Guarana

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Guarana (pronounced /ˌɡwɑrəˈnɑː/, from the Portuguese pronunciation: [gwarɐˈnaː], Paullinia cupana (syn. P. crysan, P. sorbilis) is a climbing plant in the maple family, Sapindaceae, native to the Amazon basin and especially common in Brazil. Guarana features large leaves and clusters of flowers, and is best known for its fruit, which is about the size of a coffee bean. As a dietary supplement, guarana is an effective energy booster:[1] it contains about twice the caffeine found in coffee beans (about 2–4.5% caffeine in guarana seeds compared to 1–2% for coffee beans).[2]

As with other plants producing caffeine, the high concentration of caffeine is a defensive toxin that repels pathogens from the berry and its seeds.[3]

The guarana fruit's colour ranges from brown to red and contains black seeds which are partly covered by white arils. The colour contrast when the fruit has been split open has been likened to eyeballs; this has formed the basis of a myth.[4]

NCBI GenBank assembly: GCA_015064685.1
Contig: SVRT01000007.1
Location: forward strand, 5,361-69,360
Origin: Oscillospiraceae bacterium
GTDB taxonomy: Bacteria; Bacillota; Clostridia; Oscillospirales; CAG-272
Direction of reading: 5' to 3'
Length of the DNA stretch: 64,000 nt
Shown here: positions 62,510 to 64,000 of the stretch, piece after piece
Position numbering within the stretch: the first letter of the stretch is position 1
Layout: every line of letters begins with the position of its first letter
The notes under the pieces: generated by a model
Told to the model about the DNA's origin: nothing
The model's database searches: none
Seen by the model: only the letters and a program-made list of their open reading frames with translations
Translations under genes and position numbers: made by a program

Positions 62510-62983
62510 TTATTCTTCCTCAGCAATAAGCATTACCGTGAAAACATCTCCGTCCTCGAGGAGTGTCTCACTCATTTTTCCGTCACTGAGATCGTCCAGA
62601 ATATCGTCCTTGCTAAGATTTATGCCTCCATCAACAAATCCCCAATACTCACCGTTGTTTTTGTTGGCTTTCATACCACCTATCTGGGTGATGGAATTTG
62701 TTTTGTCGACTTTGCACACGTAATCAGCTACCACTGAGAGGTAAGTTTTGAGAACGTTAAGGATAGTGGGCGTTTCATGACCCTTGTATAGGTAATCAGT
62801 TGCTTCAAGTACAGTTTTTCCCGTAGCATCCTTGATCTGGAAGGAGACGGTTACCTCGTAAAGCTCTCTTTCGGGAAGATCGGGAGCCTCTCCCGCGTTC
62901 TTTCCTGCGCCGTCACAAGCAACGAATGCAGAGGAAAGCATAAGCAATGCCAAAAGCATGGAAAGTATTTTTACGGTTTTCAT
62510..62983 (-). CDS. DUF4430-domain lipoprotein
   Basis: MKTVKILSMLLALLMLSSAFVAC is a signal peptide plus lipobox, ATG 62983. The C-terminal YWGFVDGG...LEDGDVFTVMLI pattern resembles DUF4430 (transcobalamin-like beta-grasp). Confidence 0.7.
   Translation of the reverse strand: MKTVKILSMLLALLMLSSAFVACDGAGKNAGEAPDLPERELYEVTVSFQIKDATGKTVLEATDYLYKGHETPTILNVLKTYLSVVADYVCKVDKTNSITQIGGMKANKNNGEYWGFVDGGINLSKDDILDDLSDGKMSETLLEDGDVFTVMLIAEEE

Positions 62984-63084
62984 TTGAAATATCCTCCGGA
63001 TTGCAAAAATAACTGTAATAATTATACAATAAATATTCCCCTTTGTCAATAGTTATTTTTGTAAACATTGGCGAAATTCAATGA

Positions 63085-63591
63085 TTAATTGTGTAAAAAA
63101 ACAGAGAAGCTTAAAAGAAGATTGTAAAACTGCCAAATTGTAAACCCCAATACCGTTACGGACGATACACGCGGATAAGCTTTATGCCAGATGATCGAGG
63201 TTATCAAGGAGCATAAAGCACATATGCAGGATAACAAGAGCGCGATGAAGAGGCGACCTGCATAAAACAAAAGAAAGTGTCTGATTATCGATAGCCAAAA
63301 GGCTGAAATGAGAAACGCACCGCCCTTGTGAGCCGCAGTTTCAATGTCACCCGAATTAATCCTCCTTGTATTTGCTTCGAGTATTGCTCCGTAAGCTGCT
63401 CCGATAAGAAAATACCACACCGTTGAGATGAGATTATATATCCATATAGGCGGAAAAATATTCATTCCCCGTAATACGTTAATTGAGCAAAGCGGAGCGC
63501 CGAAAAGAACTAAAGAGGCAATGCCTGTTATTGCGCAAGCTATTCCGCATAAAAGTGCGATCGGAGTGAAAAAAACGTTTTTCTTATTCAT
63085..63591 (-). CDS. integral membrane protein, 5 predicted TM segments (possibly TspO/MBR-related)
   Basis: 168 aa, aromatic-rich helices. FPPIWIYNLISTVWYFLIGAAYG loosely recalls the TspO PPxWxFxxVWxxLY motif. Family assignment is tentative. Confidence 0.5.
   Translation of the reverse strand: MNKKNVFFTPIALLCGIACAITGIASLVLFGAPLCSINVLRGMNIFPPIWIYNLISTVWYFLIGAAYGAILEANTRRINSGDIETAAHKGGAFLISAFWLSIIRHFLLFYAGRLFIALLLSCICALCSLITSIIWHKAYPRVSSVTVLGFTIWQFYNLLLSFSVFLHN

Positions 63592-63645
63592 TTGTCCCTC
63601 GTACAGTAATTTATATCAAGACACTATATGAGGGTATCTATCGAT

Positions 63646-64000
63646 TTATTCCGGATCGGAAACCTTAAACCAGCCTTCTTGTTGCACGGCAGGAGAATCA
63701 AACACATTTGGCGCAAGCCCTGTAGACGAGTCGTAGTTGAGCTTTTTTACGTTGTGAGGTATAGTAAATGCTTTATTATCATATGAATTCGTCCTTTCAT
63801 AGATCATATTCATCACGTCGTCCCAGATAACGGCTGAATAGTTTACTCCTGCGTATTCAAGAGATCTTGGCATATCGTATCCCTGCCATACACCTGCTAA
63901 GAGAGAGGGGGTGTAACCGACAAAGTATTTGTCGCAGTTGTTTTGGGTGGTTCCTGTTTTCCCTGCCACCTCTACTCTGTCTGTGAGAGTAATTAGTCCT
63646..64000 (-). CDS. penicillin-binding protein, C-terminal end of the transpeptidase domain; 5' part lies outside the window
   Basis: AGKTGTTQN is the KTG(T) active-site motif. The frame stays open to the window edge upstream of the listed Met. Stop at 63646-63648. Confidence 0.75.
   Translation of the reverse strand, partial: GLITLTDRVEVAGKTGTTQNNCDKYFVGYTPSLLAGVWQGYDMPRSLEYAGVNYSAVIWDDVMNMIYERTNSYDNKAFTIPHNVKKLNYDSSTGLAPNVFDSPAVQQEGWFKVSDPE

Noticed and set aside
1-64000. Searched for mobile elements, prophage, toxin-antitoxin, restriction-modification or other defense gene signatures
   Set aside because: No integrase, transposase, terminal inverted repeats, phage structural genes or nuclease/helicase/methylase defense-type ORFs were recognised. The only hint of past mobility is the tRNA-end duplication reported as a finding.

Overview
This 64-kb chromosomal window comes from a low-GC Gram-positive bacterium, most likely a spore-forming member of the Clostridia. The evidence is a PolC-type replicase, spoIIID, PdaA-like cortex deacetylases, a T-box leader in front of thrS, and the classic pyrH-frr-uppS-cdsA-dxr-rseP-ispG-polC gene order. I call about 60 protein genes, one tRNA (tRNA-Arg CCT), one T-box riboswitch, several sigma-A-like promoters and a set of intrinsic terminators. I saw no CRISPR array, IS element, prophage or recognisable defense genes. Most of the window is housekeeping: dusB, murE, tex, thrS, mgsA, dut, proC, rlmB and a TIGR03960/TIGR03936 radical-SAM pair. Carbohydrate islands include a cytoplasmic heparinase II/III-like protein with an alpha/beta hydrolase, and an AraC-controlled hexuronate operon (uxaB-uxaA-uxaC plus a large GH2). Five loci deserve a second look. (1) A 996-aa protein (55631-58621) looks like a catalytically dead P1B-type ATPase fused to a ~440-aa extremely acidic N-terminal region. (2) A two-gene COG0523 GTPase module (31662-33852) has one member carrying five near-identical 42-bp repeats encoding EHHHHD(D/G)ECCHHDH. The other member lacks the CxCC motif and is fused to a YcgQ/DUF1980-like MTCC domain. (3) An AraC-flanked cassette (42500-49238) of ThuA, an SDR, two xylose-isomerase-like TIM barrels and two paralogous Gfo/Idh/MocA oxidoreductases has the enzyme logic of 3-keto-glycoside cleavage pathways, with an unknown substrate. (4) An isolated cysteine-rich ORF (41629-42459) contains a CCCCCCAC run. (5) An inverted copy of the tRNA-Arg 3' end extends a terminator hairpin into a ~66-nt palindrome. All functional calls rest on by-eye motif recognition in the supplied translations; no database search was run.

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History and culture

The word guarana comes from the Portuguese guaraná, which has its origins in the Sateré-Maué word for the plant, warana.[5]

Guarana plays an important role in Tupi and Guaraní Brazilian culture. According to a myth attributed to the Sateré-Maué tribe, guarana's domestication originated with a deity killing a beloved village child. In order to console the villagers, a more benevolent god plucked the left eye from the child and planted it in the forest, resulting in the wild variety of guarana. The god then plucked the right eye from the child and planted it in the village, giving rise to domesticated guarana.[6]

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